#1
I know this has been asked before but it seems everytime someone ask they get some weird answer not in english (atleast I cant understand it). I got my technique locked and perfected but I cant make sounds I wanna make. I learn scales on whole note but I don't know how to apply them to my writing I just want someone to explain what I play the scales and write with them like what chords I can play them with and why with in depth without complicated language. I am also wanting to write classical so a step by step sort of thing that I can understand would be amazing.

Thanks in advance
#2
depends on the genre. for light stuff including a lot of classical music, the major scale is used. the most common chord pattern for this is the 1, 4, 5 progresion. These are chords based on the first, fourth, and fifth note of the scale for whatever key you are in. If you don't want to sound like you don't know anything, however. You need to play with different chord formations other than just major. You have to learn the shapes of augmented chords, 7th, 7add9, and so on. Some chords will sound light, some heavy. For darker music, use the minor, harmonic minor, and minor pentatonic scales. These you should mainly use minor and diminished chords to write melodies over. It really takes a lot of guess and check. There is no specific formula for writing music. Play around with your scales and progressions. Also, it is very helpful to record progressions then play melodies over them.
#3
Quote by thrash64
depends on the genre. for light stuff including a lot of classical music, the major scale is used. the most common chord pattern for this is the 1, 4, 5 progresion. These are chords based on the first, fourth, and fifth note of the scale for whatever key you are in. If you don't want to sound like you don't know anything, however. You need to play with different chord formations other than just major. You have to learn the shapes of augmented chords, 7th, 7add9, and so on. Some chords will sound light, some heavy. For darker music, use the minor, harmonic minor, and minor pentatonic scales. These you should mainly use minor and diminished chords to write melodies over. It really takes a lot of guess and check. There is no specific formula for writing music. Play around with your scales and progressions. Also, it is very helpful to record progressions then play melodies over them.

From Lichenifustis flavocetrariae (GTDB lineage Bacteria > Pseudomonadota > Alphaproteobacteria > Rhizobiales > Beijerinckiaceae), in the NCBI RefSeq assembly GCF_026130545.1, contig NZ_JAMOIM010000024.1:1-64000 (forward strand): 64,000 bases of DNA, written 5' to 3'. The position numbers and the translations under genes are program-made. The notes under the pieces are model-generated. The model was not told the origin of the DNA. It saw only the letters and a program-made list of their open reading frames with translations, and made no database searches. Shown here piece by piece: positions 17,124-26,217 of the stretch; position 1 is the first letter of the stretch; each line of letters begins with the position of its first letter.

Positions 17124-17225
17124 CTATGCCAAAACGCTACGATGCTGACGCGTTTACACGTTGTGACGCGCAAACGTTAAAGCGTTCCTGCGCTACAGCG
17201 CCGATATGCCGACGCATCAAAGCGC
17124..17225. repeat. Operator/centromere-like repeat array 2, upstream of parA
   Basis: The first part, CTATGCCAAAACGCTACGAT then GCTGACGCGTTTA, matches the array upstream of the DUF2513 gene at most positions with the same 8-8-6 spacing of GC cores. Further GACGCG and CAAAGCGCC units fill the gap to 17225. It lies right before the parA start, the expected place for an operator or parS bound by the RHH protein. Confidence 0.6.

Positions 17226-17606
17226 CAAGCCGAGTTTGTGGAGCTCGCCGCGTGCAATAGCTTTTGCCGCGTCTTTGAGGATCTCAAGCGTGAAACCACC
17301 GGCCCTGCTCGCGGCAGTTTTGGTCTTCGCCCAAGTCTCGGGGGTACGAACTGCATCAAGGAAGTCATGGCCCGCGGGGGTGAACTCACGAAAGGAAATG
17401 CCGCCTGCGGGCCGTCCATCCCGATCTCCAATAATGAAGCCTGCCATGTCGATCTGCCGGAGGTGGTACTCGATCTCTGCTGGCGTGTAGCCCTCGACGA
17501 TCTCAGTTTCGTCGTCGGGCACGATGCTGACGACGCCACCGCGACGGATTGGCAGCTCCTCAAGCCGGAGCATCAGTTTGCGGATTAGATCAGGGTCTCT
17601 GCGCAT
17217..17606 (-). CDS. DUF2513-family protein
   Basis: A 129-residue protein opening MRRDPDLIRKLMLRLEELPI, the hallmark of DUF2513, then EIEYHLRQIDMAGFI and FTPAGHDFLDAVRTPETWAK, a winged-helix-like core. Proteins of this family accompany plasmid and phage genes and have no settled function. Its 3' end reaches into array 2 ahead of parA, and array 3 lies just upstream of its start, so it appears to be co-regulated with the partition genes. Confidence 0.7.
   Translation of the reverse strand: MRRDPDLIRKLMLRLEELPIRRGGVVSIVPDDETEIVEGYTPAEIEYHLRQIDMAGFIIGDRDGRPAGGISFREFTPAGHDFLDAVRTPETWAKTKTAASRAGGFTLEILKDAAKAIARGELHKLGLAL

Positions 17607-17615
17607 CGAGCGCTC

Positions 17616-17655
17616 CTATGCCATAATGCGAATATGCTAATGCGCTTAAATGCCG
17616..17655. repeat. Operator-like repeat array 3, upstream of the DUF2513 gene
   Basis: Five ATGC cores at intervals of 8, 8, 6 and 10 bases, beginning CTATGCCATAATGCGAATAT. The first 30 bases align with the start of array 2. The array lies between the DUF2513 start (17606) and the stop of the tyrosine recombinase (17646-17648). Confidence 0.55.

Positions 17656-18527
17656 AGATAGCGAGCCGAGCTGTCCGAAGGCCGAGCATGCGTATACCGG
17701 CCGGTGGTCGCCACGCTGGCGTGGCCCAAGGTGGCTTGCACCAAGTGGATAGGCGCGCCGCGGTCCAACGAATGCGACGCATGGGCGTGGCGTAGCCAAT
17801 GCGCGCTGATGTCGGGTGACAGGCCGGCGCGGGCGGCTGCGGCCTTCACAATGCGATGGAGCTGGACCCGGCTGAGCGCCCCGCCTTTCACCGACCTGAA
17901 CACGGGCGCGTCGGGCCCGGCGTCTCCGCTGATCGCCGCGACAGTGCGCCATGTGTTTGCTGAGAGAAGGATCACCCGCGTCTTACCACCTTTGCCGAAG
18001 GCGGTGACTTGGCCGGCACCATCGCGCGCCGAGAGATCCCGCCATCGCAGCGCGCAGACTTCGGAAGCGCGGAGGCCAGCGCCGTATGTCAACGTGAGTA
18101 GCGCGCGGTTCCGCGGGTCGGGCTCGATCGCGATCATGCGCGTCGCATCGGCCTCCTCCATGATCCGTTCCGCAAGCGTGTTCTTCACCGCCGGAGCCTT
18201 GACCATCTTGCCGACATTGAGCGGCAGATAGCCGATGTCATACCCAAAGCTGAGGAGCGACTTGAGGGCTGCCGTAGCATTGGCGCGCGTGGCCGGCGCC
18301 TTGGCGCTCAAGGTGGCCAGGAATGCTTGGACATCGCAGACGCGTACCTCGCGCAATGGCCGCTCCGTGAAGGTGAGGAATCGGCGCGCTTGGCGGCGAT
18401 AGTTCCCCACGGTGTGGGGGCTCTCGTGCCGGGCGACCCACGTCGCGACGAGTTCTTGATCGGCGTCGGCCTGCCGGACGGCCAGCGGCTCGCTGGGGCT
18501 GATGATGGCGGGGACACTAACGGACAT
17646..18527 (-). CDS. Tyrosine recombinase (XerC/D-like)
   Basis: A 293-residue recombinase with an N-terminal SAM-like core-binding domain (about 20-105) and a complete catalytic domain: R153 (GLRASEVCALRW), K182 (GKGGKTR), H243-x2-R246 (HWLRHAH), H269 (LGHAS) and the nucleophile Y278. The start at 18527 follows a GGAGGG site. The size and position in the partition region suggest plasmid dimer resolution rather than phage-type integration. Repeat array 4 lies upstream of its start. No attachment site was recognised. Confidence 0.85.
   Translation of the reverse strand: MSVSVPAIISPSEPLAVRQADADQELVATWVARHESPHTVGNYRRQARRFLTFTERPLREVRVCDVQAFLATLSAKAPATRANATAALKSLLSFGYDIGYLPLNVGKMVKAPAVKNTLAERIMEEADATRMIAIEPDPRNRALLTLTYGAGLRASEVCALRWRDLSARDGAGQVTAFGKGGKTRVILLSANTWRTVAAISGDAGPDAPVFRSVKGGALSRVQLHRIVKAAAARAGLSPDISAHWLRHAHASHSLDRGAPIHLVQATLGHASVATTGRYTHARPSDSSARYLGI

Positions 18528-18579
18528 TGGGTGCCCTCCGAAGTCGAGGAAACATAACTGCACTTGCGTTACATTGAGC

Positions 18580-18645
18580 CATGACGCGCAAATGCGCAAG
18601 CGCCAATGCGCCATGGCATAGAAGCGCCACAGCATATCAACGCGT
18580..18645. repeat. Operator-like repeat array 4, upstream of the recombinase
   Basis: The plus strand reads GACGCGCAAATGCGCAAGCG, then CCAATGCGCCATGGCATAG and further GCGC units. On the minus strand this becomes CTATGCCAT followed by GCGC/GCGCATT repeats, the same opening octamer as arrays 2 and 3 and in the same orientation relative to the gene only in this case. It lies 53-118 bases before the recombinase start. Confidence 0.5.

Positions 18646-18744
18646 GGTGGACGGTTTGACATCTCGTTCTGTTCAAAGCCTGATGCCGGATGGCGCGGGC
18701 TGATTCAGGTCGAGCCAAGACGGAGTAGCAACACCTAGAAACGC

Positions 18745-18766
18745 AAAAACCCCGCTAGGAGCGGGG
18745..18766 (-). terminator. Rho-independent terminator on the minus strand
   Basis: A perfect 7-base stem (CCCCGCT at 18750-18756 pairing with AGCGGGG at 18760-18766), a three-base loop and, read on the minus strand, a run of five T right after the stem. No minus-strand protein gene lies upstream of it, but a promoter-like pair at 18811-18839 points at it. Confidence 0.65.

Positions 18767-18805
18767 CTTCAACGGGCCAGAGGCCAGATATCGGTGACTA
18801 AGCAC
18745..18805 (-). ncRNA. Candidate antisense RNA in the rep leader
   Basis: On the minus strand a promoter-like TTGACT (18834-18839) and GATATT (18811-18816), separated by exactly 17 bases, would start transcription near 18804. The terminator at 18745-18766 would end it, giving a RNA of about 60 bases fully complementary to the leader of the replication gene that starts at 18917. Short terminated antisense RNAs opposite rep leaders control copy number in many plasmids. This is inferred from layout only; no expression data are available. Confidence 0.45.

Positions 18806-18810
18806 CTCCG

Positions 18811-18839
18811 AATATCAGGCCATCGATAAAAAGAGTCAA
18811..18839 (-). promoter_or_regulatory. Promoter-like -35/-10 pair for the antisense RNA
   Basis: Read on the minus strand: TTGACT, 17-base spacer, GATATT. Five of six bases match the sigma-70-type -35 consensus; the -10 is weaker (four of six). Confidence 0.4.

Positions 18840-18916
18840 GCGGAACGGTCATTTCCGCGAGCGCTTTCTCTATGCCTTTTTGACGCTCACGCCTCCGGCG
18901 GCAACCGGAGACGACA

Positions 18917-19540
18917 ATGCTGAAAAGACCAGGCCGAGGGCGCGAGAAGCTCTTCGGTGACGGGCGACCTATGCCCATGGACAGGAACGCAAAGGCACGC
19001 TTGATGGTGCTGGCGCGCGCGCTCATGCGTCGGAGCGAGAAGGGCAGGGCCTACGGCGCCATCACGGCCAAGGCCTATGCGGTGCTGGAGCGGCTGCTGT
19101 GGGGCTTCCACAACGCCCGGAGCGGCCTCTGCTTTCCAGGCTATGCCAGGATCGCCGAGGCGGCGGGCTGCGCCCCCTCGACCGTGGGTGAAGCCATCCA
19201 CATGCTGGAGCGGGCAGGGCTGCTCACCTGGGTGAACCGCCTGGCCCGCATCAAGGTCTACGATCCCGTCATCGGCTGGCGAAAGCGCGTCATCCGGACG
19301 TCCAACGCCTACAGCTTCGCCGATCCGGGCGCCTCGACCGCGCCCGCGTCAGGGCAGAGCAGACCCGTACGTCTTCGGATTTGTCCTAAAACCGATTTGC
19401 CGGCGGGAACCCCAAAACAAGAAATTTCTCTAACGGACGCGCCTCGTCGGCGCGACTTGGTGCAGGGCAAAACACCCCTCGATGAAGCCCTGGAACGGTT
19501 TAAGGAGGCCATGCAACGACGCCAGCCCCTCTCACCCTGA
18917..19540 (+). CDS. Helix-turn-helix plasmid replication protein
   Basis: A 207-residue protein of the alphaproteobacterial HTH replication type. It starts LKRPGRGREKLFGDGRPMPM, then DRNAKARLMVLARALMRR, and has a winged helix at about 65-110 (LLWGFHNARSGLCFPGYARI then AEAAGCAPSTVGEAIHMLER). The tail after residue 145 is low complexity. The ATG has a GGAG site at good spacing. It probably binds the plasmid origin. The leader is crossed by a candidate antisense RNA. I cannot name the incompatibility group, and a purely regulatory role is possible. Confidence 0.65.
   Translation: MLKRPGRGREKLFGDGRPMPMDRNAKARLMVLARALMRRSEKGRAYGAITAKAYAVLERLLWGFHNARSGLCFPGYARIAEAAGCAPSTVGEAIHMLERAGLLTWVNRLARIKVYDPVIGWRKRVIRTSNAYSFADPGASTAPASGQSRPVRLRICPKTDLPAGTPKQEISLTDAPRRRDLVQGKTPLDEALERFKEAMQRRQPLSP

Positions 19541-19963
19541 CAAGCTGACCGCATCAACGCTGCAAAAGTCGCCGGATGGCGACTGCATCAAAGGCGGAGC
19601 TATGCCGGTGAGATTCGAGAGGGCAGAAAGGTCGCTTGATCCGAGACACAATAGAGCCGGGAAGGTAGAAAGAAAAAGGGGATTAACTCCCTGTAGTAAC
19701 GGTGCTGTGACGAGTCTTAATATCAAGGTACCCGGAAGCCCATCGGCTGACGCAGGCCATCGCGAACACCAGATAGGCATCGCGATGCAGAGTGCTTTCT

Ok I am starting to catch on, so lets say the 1st note is C 4th is A 5th is B I can play a C chord A chord and B chord? Ok were can I learn those chords and how do I apply those and know what key they are in?
#4
ok... a simple way to get goin is..:

say ur strumin away in the key of C major, (any of the chords):

Cmaj, Dm, Em, Fmaj, Gmaj, Am, Bdim

you could play the C major scale over all of those chords and it would sound right.

you get whats chords are in a certain scale like so:

1st = the scale your playing in - major chord
2nd = a tone up (2 frets) from last - minor chord
3rd = a tone up (2 frets) from last - minor chord
4th = a semi-tone up (1 fret) from last - major chord
5th = a tone up (2 frets) from last - major chord
6th = a tone up (2 frets) from last - minor chord
7th = a tone up (2 frets) form last - diminised chord

brief but i hoped i helped a bit

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#5
Quote by POTFORTY2
Ok I am starting to catch on, so lets say the 1st note is C 4th is A 5th is B I can play a C chord A chord and B chord? Ok were can I learn those chords and how do I apply those and know what key they are in?

He means I-IV-V (1,4,5) within the scale. So if you are writing in C major, the I-IV-V notes would be C, F, and G. Now, I don't know what you know about chord formation, but in C major, if you built chords off of these notes, they are major chords. So the I-IV-V progression in C major is C major - F major - G major, which is very common.
#6
How do you know what chords are in the key of C major? Nevermind I figured it out lol I suck at theory...
Last edited by POTFORTY2 at Mar 11, 2007,
#8
Quote by thrash64
You have to learn the shapes of augmented chords, 7th, 7add9, and so on.
That's a 9th chord you know?
Note: Sorry if my grammar and/or vocabulary isn't very good, English is my 2nd language!

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